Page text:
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Using mySQL 5.0.51 on Solaris .

At intermittent times it looks like MySQL is getting 'stuck' . The disk usage on the server spikes to 98% busy from reads. I used dtrace (specifically DTrace toolkit - iosnoop) to track down what processes was using all the reads. Mysql was calling tablename.TDM hundreds of times per second. There was no more than average load on the webserver that could account for this. There were no cronjobs running, and no other utilities like mysqldump or anything. It is a master / slave replication setup.

As a jury-rigged fix, I altered the mysql table from 'tablename' to 'tablename2' and then back to 'tablename'

This fixed the problem temporarily, and "unsticks" mysql. The disk usage goes back down and dtrace is no longer showing hundreds of reads to 'tablename.TDM' / second.

A couple ideas I had are:

1. MySQL version bug 
2. Infinite loop somewhere in my application (which i'm not sure how likely this is) 
3. ?? 

Has anybody seen this before or have any insight?

Thanks

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2  
Have you checked your slow query log? Is it enabled? –  Zoredache Mar 10 '10 at 17:44
    
Didn't have it enabled, will enable it tonight during slow hours –  bonez05 Mar 10 '10 at 19:58

1 Answer 1

Uh, renaming tables randomly is a horrible idea.

Look at the MySQL process list to determine what processes are loading the system. Use:

show full processlist;

There's also utilities like mytop and mtop that are handy.

Edit 1

Isolating is going to depend on your environment. Where are the connections from?

If localhost can it only be a system script or do you have an application being served from your DB?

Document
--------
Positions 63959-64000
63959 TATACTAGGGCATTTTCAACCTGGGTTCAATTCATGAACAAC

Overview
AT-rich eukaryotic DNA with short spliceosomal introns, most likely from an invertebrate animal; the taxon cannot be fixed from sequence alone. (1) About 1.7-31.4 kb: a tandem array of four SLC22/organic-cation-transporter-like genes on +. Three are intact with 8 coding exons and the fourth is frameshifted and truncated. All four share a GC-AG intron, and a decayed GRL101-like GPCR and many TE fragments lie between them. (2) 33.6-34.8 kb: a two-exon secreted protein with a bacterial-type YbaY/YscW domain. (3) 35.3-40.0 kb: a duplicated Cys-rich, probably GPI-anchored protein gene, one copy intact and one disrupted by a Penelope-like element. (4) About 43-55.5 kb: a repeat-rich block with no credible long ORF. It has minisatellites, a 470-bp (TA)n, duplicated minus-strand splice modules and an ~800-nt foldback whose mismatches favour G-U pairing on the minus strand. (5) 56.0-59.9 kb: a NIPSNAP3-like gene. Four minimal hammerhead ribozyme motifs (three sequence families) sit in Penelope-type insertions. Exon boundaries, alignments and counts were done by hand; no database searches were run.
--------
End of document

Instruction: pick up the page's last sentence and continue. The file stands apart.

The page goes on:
If remote host, what function does that remote host serve? Is it different from others? Does it have scripts or is it only an application?

It should be fairly quick and simple to isolate the source but not necessarily the cause.

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def. agree with not renaming tables, but had to do something. will get mytop. Thanks –  bonez05 Mar 10 '10 at 16:58
    
Connecting from DB server so essential localhost, i also have to webservers attached to the db server, which are running mysql connections and apache. but i'm doing my debugging right from the db server itself. as a side note the table in question has 600,000 records, which i think mysql should be able to handle, but maybe this is an issue –  bonez05 Mar 10 '10 at 18:32
    
That makes it more difficult to isolate from a connection perspective. If you're running unoptimized queries against an improperly indexed table, it's definitely plausible that is the source of the problem. Zoredache provided a good recommendation as well. –  Warner Mar 10 '10 at 18:47

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